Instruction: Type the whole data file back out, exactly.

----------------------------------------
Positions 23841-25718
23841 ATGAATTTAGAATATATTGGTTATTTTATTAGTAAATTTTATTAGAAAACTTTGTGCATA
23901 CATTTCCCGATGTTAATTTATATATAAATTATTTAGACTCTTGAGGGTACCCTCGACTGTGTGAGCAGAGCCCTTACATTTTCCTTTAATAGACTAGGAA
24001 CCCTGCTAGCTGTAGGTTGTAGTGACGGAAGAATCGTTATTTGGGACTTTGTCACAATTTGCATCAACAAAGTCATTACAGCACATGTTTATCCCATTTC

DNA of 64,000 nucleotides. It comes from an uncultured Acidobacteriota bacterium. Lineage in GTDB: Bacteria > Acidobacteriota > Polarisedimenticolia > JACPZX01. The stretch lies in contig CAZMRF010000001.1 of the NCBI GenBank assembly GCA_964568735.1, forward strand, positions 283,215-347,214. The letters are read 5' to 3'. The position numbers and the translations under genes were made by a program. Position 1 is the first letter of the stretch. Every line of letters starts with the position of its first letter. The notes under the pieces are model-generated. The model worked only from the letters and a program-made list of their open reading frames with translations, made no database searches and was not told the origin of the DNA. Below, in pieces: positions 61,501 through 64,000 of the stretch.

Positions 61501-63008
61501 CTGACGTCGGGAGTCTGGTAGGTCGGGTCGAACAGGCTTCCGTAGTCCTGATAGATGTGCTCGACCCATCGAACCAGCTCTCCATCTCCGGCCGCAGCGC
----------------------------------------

Positions 23841-25718
23841 ATGAATTTAGAATATATTGGTTATTTTATTAGTAAATTTTATTAGAAAACTTTGTGCATA
23901 CATTTCCCGATGTTAATTTATATATAAATTATTTAGACTCTTGAGGGTACCCTCGACTGTGTGAGCAGAGCCCTTACATTTTCCTTTAATAGACTAGGAA
24001 CCCTGCTAGCTGTAGGTTGTAGTGACGGAAGAATCGTTATTTGGGACTTTGTCACAATTTGCATCAACAAAGTCATTACAGCACATGTTTATCCCATTTC

DNA of 64,000 nucleotides. It comes from an uncultured Acidobacteriota bacterium. Lineage in GTDB: Bacteria > Acidobacteriota > Polarisedimenticolia > JACPZX01. The stretch lies in contig CAZMRF010000001.1 of the NCBI GenBank assembly GCA_964568735.1, forward strand, positions 283,215-347,214. The letters are read 5' to 3'. The position numbers and the translations under genes were made by a program. Position 1 is the first letter of the stretch. Every line of letters starts with the position of its first letter. The notes under the pieces are model-generated. The model worked only from the letters and a program-made list of their open reading frames with translations, made no database searches and was not told the origin of the DNA. Below, in pieces: positions 61,501 through 64,000 of the stretch.

Positions 61501-63008
61501 CTGACGTCGGGAGTCTGGTAGGTCGGGTCGAACAGGCTTCCGTAGTCCTGATAGATGTGCTCGACCCATCGAACCAGCTCTCCATCTCCGGCCGCAGCGC